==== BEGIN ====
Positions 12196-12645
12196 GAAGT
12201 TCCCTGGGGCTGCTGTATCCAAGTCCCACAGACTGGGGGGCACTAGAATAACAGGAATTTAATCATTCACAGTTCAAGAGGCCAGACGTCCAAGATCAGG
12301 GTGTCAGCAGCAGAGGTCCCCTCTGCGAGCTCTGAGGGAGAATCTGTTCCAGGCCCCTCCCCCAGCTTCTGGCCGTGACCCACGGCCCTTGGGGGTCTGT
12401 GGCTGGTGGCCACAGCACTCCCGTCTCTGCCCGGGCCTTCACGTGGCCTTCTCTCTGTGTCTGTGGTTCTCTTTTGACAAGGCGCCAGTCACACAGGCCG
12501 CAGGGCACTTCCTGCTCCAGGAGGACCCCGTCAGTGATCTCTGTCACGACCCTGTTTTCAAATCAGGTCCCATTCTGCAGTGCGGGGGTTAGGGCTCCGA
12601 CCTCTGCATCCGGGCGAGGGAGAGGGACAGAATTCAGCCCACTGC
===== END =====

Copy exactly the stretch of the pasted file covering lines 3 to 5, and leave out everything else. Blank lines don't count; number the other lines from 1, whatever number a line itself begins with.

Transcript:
12201 TCCCTGGGGCTGCTGTATCCAAGTCCCACAGACTGGGGGGCACTAGAATAACAGGAATTTAATCATTCACAGTTCAAGAGGCCAGACGTCCAAGATCAGG
12301 GTGTCAGCAGCAGAGGTCCCCTCTGCGAGCTCTGAGGGAGAATCTGTTCCAGGCCCCTCCCCCAGCTTCTGGCCGTGACCCACGGCCCTTGGGGGTCTGT
12401 GGCTGGTGGCCACAGCACTCCCGTCTCTGCCCGGGCCTTCACGTGGCCTTCTCTCTGTGTCTGTGGTTCTCTTTTGACAAGGCGCCAGTCACACAGGCCG